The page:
Stray by Allison LaSorda – Review by Mark Grenon
Goose Lane Editions/icehouse poetry - 2017 - $19.95
Allison LaSorda’s Stray is a refractive and enigmatic collection of mostly one-page lyric poems divided into three sections entitled Fish, Birds, and Meat. I’ve been living with the tide and undertow, the controlled promise of these poems for a while now, writing in their margins on the metro here in Montreal, at work, at cafes, in the park, or in my usual spots around my home.
Given the strength and courage of the book, there has been a surprising and lamentable dearth of reviews, perhaps due to Stray’s, at times, hermetic nature, which LaSorda, in comparing herself to the ever-earnest Bruce Springsteen in “Glory Days,” seems to be aware of when she writes, “I am embarrassed by my secrecy.” To be true to the extended line, though, she appears to aim for that sweet spot between revelation and retreat, as she admits that she’s equally embarrassed by Springsteen’s candour.
For me, the work’s appeal lies in its secrecy, in the fact that it asks us to dig for content, as if digging for the clams or molluscs that appear in “Buried Animals,”
You can barely contain yourself.
Glisten. Each comment reaches
a depth determined by your siphons.
Buried treasure to be mapped, later.
The reader in me who pursues abstraction like a fine narcotic, at home in the realm of negative capability, still partially wonders what absences lie behind LaSorda’s use of pronouns. It’s as if the life history of the poet presented here is a narrative often lacking even fake names, so there’s a distancing bubble of uncertainty, leaving the reader without a roman à clef to determine who the people are who inhabit the narrative’s pages. Is the “you” here the mollusc, what the mollusc symbolizes, the readerly self of the writer, a friend, a lover, a family member? All or some of the above? That these animals are buried makes me think of them as memories hidden in the shoreline of an oceanic lifespan, carriers of content, housed in their shells, nomads wavering between a more terrestrial ground and the sea of memory, the tide of time, the undertow of death pulling at the finitude of life.
In an interview with rob mclennan, LaSorda reveals a provisional skeleton key for her work; although a poet’s prose needn’t serve as the cardinal way at getting into the underlying structure of her poetry, the following offers a good organizing tool to begin mapping out the puzzling directions of Stray:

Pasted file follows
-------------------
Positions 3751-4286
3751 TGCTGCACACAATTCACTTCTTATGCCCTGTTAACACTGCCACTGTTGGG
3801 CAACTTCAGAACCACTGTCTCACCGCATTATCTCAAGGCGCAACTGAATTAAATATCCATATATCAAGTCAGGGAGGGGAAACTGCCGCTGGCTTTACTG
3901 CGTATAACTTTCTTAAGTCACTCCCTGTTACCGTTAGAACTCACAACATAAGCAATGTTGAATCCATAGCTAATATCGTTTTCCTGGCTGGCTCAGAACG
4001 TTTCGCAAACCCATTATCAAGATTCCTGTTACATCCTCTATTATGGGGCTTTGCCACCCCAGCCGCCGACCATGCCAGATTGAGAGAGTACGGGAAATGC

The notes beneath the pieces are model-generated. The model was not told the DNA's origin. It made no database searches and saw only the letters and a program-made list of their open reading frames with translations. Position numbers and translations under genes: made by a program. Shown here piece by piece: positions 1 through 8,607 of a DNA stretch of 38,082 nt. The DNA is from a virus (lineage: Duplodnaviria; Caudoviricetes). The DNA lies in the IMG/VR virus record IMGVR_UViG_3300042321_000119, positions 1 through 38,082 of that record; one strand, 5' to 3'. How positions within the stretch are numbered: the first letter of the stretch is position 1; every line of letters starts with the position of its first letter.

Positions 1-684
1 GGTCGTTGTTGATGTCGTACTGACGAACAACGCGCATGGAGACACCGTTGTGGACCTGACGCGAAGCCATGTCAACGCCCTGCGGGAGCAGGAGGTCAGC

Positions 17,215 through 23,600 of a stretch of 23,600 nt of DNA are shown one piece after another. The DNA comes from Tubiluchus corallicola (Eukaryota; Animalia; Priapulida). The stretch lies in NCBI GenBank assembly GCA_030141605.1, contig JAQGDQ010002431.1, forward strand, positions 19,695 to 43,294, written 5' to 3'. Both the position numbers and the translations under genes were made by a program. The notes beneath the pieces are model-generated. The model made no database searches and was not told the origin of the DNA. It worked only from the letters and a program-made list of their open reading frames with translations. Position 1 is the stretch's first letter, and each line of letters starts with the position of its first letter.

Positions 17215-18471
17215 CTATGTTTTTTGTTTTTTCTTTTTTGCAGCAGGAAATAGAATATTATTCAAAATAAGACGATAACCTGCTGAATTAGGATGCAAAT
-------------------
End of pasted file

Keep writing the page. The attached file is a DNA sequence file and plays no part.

… I am trying to clarify what is difficult to articulate, and to anatomize what a particular instinct or choice or system is presenting as simple. I’m concerned with humour and absurdity. I’m trying to ask why certain questions are important to me, and why poetry is the way to open them up. What settles in my mind right now are questions of memory, gender, logic, attachment /detachment ...
Why stray? Stray from what? Perhaps from what attaches us to a solid ground, a kind of existential home rooted in simple instincts, choices, and systems. That ground would be based on an attachment to place through memory, family, gender roles. LaSorda’s poems, in a kind of thwarted homecoming, like thought and emotion and language, stray from this fictive home. In this sense, though the works are decidedly lyrical, in LaSorda’s framing, the lyric mode acts as a departure point for a rich field of aesthetic enquiry that is as meditative or philosophical as it is based on emotive concerns.
In my view, the strongest poem in the book is “Fish and Bird,” which segues, as the title implies, from the Fish to the Bird sections in a halting mid-book volta that possesses an apparently hard-won metaphysical profundity. The poem begins with the aphoristic lines, “The smallest cut has the fewest needs. / The largest cut’s requirements surpass / our abilities.” What? But as we dig on, digging up the buried fish and birds of the poem, we’re rewarded with the following:
The smallest cut is childhood, every memory
a splinter. The largest cut is your potential,
beckoning with inborn chirps like everything
you couldn’t say, and everything you did.
“The largest cut,” our potential, then, is beyond our abilities, while the “smallest cut” is our temporal foundation, our childhood, memories lodged into that foundation like splinters, minor irritants we find it difficult to dislodge. The crystalline refractions of this poem’s metaphysical conceit bounce back and forth within its magically closed but open structure. There’s a rareness to the unmistakably elastic irreducibility here, especially in the returning invitation of its complexity, the invitation to keep digging.
There’s also a decentring force to these poems, a straying from home, the metaphorical place where we store our memories, particularly in the inescapably elegiac nature of the work. From the consciously Plath-like opening lines in the collection, one of the preoccupations of the book is the death of LaSorda’s father: “I was on the other line / when you were dying, Daddio.” The tensions here are rife with grief: “Till I was sixteen, I thought Sylvia Plath / put her head in a lit oven.” The speaker deals with great violence while affirming life, albeit in a tentative way, as she reflects, “I’ve never wanted anything enough to melt my face off.” But then the poem ends with the complexity of muted irony and almost playfulness in the face of art and death: “I’ve not wanted plenty, a dead dad, / arts asking too much from their faker.” To unpack this, we see LaSorda dealing humorously with the implicit terror of suicide and death; the force of the poem arises out of its elegiac function, and is grounded in its relation to a field of other poems, like Plath’s, or other art(s).